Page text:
Daddy-O's 2002 Movie Reviews



The Twilight Zone
Long ago, I declared that the Zone was my all-time favorite TV show, and on the whole, I'd still say that's true. So you'll be happy to know that the new incarnation on UPN meets with my approval. The shows have all felt quite authentically "zoney" so far (except for being in color), and while there have definitely been a few klunkers, most of the episodes I've seen have ranged from pretty good to Really Far Out. And although he's no Rod Serling, I even like the new host!

Willy Wonka and the DVD Commentary Track
Listening to the grown-up Wonka kids reminisce about their experiences with the movie was hilarious! I always love seeing a classic again with added audio like this, but this one was particularly enjoyable... I haven't enjoyed Willy Wonka this much since I saw it in the theater as a kid!

The Frighteners
This film is sort of like Ghostbusters and Back to the Future combined with that Sissy Spacek/Martin Sheen movie about the Starkweather killing spree of 1958, called Badlands. The result is both funny and disturbing; it's exciting and philosophically interesting, and it has great special effects, but once again, the final denouement costs the film a rating point. (It's like when a waitress is earning a great tip but then blows it at the end of the meal by disappearing forever when you just want to get the check and leave.) But I did enjoy seeing R. Lee Ermey doing a ghostly version of his sergeant character, who I've lately been seeing on the History channel as the host of Mail Call.

That Was Then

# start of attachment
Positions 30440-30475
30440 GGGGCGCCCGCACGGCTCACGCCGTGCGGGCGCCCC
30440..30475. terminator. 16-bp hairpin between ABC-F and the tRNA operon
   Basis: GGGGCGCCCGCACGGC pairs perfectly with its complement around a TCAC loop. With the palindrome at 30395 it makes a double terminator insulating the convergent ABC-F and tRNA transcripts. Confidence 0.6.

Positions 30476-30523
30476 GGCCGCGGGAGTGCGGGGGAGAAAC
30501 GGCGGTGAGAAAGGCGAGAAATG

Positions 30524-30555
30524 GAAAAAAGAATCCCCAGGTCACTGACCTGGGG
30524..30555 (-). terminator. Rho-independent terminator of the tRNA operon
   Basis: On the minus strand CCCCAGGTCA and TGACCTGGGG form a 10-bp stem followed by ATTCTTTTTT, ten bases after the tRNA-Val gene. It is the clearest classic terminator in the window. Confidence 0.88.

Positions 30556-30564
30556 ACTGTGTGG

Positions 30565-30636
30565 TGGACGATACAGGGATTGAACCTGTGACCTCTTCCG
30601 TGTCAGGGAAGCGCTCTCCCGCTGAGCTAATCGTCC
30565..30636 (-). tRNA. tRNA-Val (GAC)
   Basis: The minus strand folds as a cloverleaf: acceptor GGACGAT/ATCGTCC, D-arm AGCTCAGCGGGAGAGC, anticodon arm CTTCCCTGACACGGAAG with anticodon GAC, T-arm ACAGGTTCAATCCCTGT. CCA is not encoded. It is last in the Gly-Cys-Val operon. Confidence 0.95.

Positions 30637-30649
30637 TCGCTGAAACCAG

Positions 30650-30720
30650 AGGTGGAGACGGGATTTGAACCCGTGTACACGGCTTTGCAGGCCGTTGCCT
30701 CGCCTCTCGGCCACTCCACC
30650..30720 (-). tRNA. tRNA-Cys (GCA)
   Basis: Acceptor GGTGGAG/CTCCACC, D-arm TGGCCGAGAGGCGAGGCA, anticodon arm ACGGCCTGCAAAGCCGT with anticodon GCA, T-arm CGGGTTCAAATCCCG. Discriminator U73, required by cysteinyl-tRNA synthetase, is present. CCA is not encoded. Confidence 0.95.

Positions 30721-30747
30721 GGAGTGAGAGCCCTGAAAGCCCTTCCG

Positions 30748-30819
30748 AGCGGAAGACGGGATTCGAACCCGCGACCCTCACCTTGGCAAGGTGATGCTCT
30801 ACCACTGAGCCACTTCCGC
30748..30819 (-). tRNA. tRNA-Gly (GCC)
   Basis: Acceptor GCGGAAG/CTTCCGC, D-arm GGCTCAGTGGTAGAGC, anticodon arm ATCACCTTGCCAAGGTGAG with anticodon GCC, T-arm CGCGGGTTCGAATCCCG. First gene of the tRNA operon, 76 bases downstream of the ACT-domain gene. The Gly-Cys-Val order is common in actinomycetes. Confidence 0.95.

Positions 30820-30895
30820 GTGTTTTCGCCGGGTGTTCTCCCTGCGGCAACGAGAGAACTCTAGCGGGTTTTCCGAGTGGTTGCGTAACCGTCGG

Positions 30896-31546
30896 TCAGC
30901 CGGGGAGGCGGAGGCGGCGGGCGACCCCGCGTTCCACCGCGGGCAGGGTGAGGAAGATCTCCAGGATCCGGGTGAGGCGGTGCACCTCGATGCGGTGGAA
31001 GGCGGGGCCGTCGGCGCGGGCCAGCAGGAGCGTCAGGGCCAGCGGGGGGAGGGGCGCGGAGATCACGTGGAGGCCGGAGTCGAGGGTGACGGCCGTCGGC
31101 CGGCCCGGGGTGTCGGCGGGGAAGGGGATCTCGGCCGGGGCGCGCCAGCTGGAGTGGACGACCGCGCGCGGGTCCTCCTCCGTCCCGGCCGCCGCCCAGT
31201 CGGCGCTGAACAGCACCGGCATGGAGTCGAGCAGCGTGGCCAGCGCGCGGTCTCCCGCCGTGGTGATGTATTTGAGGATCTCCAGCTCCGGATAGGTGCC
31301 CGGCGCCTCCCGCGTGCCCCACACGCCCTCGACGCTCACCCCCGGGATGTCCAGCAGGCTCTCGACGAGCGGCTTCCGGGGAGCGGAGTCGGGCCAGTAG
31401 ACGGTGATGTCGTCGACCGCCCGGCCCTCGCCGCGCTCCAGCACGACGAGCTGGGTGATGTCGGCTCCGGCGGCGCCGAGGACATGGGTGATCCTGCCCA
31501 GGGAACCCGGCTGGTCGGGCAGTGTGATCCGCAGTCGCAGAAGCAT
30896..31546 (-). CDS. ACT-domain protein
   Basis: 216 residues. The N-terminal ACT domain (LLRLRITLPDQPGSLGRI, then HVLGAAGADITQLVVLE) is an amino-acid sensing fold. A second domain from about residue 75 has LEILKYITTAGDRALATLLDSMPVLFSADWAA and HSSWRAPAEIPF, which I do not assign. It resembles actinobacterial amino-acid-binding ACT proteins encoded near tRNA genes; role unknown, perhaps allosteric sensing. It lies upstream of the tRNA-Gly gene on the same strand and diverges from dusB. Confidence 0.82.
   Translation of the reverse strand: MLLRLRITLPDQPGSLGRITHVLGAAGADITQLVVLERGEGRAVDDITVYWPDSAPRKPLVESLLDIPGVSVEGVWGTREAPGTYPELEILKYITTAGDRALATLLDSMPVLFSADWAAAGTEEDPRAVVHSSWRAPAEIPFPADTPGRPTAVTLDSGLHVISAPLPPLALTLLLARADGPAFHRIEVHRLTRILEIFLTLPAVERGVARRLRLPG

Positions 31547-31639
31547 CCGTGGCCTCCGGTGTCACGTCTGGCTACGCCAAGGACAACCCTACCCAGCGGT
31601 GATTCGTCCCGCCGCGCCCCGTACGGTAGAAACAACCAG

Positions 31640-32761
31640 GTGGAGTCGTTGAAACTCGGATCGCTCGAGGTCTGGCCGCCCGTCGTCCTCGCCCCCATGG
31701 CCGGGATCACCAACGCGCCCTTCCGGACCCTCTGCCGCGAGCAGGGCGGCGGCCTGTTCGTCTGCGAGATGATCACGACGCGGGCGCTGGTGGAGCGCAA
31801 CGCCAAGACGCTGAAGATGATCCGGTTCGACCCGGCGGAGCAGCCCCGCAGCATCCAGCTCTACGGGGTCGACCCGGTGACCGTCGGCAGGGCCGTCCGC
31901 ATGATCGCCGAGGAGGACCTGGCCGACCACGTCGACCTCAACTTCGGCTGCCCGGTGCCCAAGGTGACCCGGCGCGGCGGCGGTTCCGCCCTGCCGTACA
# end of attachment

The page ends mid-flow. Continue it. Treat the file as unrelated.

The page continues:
My pick for most interesting show of the new fall season was put on hiatus after only 2 episodes! (I'm getting used to seeing cool new shows canceled before they have a chance, but this sets a new record.) Fortunately, "Do Over" (another new show with the same excellent premise) is still on, and getting good reviews (at least from the likes of #12). But while both time-travel shows feature a second chance at high school in the eighties with all the memories of 2002 intact, only That Was Then provided the intriguing added hook of showing us how the main character's attempts to change the future actually pay off. I was supremely disappointed to see ABC yank this promising new series so quickly, and hope another network picks it up. In the meantime, watch Do Over on WB.

I'd already become convinced of the conspiracy by the time I finally got around to seeing this important film, but I still learned a few new questions to ponder. On the other hand, while Oliver Stone's "back and to the left" mantra is pretty compelling, I was also impressed by Penn & Teller's experiments in melon-shooting, as described in their book, How to Play With Your Food. So who knows? The more I study the matter, the more questions I have about it. But there is one thing I'm sure about: it was weird seeing Newman from Seinfeld playing a character in this movie by the name of Newman.

This is a brilliant movie... except for the final denouement, which struck me as being totally stupid the first time I saw it. But when I was watching it again on TV last night, I turned it off about 10 minutes before it ended, and it was great!

Escape From New York